U.S. Air Force Master Sgt. Susan Liebig, a 354th Medical Operations Squadron hygienist, watches a child demonstrate proper teeth cleaning techniques during a National Children’s Dental Health month demonstration at Anderson Elementary, Eielson Air Force Base, Alaska, Feb. 10, 2015. Icemen from the dental office explained the importance of staying away from sugary foods, eating a healthy diet, how toothpaste is a vitamin for teeth and gave brushing and flossing techniques. (U.S. Air Force photo by Senior Airman Racheal E. Watson/Released)

U.S. Air Force Master Sgt. Susan Liebig, a 354th Medical Operations Squadron hygienist, watches a child demonstrate proper teeth cleaning techniques during a National Children’s Dental Health month demonstration at Anderson Elementary, Eielson Air Force Base, Alaska, Feb. 10, 2015. Icemen from the dental office explained the importance of staying away from sugary foods, eating a healthy diet, how toothpaste is a vitamin for teeth and gave brushing and flossing techniques. (U.S. Air Force photo by Senior Airman Racheal E. Watson/Released)

Brecken Thorpe, a dental health month participant, shows his father U.S. Air Force Master Sgt. Richard Thorpe, the 354th Medical Operations Squadron dental flight chief, how to brush during a National Children’s Dental Health month demonstration at Anderson Elementary, Eielson Air Force Base, Alaska, Feb. 10, 2015. Icemen from the dental office explained the importance of staying away from sugary foods, eating a healthy diet, how toothpaste is a vitamin for teeth and gave brushing and flossing techniques. (U.S. Air Force photo by Senior Airman Racheal E. Watson/Released)

Brecken Thorpe, a dental health month participant, shows his father U.S. Air Force Master Sgt. Richard Thorpe, the 354th Medical Operations Squadron dental flight chief, how to brush during a National Children’s Dental Health month demonstration at Anderson Elementary, Eielson Air Force Base, Alaska, Feb. 10, 2015. Icemen from the dental office explained the importance of staying away from sugary foods, eating a healthy diet, how toothpaste is a vitamin for teeth and gave brushing and flossing techniques. (U.S. Air Force photo by Senior Airman Racheal E. Watson/Released)

EIELSON AIR FORCE BASE, Alaska -- Every year, the American Dental Association celebrates February as National Children's Dental Health Month. 

This year marks the 66th year of the annual campaign in which dental professionals raise awareness about the importance of oral health in children.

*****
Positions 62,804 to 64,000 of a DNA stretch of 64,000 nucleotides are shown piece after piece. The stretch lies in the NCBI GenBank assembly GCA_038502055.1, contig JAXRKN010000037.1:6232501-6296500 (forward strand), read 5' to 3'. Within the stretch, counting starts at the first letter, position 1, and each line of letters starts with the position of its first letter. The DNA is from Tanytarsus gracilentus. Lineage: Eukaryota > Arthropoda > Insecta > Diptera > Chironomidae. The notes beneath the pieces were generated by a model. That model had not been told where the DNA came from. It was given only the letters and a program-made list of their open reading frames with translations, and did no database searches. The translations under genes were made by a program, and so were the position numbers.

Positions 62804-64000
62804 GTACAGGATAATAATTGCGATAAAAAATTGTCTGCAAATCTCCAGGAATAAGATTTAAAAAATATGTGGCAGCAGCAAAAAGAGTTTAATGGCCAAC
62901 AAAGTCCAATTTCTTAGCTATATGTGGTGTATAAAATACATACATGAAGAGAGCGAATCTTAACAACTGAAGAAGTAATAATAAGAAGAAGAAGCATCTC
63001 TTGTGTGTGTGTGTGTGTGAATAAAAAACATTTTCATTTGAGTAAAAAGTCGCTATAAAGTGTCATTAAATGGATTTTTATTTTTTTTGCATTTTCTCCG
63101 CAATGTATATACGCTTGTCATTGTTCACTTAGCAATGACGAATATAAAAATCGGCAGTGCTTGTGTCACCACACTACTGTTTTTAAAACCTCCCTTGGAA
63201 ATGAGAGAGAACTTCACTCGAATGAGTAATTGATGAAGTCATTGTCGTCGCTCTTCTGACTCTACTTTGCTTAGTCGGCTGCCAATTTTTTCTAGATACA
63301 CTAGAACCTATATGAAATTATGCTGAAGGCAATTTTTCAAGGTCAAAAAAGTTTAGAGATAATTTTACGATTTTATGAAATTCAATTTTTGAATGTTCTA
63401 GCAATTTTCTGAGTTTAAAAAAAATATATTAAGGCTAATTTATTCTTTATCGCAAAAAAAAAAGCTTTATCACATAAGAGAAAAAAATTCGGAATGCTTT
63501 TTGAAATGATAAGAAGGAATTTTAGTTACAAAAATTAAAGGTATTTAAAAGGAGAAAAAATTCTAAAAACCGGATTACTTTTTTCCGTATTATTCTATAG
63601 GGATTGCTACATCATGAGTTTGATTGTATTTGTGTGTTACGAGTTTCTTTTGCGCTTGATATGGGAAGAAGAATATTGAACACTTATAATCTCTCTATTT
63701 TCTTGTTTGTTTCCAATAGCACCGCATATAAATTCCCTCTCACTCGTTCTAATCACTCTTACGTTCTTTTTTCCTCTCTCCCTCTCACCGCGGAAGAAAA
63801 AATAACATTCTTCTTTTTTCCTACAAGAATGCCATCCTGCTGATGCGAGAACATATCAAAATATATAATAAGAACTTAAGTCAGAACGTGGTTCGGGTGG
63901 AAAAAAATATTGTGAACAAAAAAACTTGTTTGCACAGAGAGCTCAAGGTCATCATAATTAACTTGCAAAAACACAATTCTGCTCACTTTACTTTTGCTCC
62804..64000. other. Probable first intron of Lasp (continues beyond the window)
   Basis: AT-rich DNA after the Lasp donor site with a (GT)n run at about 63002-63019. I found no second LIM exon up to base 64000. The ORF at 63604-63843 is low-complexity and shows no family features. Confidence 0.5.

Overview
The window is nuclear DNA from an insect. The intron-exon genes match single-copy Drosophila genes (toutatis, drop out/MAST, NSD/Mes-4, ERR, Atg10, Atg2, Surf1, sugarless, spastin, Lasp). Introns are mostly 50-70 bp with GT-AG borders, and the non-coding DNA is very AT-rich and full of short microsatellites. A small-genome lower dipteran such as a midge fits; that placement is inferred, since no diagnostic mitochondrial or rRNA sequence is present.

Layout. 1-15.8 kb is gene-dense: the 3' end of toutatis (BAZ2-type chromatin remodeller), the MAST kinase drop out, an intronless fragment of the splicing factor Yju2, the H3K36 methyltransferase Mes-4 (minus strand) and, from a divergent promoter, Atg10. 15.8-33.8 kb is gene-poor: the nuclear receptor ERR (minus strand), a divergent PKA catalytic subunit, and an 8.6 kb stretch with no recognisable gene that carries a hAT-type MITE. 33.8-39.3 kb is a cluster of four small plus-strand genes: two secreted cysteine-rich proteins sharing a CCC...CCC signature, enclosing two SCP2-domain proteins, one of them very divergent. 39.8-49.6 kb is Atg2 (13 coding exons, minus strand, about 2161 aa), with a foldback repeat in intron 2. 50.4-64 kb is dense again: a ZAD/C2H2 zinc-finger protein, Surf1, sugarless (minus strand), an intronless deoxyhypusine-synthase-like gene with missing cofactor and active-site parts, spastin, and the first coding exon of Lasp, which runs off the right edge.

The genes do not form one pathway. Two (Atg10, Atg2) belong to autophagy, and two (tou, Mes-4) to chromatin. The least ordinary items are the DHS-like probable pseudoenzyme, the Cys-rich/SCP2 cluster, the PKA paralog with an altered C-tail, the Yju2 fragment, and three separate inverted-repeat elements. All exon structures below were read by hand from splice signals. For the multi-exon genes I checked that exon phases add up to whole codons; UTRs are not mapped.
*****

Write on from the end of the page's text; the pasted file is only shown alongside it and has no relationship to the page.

The National Children's Dental Health Month campaign slogan this year is "defeat monster mouth" to promote good oral health for all ages. 

The American Academy of Pediatric Dentistry, along with the ADA, recommends children have their first dental check-up when their first tooth appears, but no later than 12 months old.  This early visit is important because it helps establish a pleasant, friendly relationship between the dentist, child and parent. This can also help identify any early dental problems. 

Baby teeth, also known as primary teeth, are very important.  Children need baby teeth to help chew their food naturally and also to learn to speak properly and clearly.  They also help hold space in the jaws and provide a pathway for the adult teeth to follow.

Thumb sucking is often a natural reflex for children.  Sucking on pacifiers, fingers, toys and other objects can also be calming and create the feeling of security.  Most children stop these habits on their own between two and four years of age.  If this habit continues, there is a possibility of causing problems with the growth of the mouth and alignment of permanent teeth.

The AAPD recommends as the teeth appear through the gums, parents can start brushing twice daily using a "smear," about the size of a grain of rice, of fluoridated toothpaste.  This amount is appropriate for children up to two years of age.  For children three to six years old, a "pea-size" amount can be dispensed on the brush.  Remember that young children will need assistance with brushing and excess toothpaste should be spit out, not swallowed.

According to the ADA, fluoride mouth rinses are not recommended for children under six years of age.  Children often have not learned to rinse effectively and can end up swallowing the mouth rinse instead.  Always check manufacturer's labels for precautions.

For answers to additional questions or concerns, please visit the American Academy of Pediatric Dentistry at www.aapd.org, the American Dental Association at www.ada.org or contact your local dentist.